Washing provides an added benefit of keeping Manufactured Sand wet or in partially wet conditions. This helps reduce the water absorption rate of Manufactured Sand concrete preparation which in turn contribute to the better workability and workability retention.
Technical specifications for M-Sand
The composition of sand is highly variable, depending on the local rock sources. The most common constituent of sand is silica (silicon dioxide, or SiO2), usually in the form of quartz. VYTGG
An improved and well-functioning M-Sand value chain, adoption of IS standards among all M-Sand manufacturers leading to better quality and consistency, improved accessibility and adoption among end consumers, better skills among construction labour to use M-Sand appropriately and finally better policy environment are vital to meet the growing demand for new constructions and to prevent the natural disasters such as flooding, ecological imbalances created by indiscriminate river sand mining. The size of the housing deficit in India to the tune of 90 million units by 2022and the huge demand for sand required in construction make a compelling case for a market systems approach to help housing and construction markets be more responsive and ecologically sensitive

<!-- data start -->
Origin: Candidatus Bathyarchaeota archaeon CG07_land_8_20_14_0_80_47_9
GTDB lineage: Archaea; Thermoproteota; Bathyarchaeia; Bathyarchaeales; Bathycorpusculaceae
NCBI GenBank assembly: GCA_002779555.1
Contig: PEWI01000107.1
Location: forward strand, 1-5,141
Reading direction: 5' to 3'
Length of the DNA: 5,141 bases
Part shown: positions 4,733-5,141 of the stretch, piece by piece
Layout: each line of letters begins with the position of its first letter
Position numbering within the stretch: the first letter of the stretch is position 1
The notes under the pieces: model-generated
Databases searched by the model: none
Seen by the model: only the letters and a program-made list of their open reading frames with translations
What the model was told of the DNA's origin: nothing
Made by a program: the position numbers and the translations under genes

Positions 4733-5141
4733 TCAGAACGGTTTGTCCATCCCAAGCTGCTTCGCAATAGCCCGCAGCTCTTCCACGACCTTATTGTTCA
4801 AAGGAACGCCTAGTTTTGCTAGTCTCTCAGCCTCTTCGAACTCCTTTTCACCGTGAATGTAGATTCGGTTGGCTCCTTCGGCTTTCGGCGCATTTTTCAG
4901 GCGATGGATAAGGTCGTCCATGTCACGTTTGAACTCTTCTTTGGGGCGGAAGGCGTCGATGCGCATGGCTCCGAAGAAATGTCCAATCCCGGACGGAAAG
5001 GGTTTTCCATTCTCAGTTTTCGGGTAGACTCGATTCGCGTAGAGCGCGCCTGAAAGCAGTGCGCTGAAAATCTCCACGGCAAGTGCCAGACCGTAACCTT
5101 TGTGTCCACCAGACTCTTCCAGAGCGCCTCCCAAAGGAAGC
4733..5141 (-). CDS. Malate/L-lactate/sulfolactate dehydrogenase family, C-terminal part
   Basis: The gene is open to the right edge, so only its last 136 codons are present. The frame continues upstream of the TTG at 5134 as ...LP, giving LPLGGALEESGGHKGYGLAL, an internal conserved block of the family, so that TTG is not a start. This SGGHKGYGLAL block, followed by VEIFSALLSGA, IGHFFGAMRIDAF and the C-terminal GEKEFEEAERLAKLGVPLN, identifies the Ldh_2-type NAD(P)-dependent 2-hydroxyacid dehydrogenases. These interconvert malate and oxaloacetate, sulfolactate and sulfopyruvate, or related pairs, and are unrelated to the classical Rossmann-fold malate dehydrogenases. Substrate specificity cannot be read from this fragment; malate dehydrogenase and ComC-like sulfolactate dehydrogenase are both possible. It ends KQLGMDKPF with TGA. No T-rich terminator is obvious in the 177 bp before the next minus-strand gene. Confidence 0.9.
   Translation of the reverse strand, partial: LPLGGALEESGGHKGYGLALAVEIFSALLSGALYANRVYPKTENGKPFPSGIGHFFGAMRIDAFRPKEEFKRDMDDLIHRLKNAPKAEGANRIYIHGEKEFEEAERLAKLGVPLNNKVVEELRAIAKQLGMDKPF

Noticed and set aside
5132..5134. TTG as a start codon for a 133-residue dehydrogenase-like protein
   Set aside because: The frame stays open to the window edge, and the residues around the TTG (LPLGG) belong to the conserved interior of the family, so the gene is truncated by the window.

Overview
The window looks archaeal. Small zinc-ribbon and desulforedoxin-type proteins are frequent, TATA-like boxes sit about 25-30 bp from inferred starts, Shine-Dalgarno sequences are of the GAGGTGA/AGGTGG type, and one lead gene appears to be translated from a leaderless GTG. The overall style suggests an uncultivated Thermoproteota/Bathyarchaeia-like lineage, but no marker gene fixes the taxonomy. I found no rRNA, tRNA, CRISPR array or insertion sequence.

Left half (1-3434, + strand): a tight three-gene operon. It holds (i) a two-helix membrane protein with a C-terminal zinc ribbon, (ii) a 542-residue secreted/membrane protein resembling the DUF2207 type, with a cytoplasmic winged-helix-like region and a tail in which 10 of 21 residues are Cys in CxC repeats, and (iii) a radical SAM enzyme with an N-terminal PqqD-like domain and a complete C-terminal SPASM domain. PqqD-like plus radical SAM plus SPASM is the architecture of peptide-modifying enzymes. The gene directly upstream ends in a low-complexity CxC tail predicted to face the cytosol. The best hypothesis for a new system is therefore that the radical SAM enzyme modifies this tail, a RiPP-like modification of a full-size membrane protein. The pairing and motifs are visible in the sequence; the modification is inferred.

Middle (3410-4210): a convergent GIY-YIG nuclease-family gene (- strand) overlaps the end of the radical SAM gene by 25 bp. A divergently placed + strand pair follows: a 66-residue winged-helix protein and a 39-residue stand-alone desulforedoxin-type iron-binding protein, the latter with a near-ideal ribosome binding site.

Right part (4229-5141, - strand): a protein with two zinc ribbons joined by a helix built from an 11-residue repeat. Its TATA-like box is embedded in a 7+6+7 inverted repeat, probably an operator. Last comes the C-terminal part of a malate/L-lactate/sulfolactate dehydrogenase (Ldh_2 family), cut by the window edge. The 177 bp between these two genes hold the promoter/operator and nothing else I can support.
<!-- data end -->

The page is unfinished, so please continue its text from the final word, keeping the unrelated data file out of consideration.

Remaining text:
To advance such initiatives, the Terwilliger Center for Innovation in Shelter is looking to support the M-Sand sector stakeholders with technical knowledge to make the M-Sand value chain more inclusive and sustainable. Manufacturers, distributors and aggregators, professional associations and academics can apply to join the program by sending an expression of interest for a chance to receive financial and technical support, benefiting from Habitat’s expertise and latest findings from on-going research and global best practices.
Fineness Modulus (FM): The aggregate sieve analysis results are denoted in Fineness Modulus.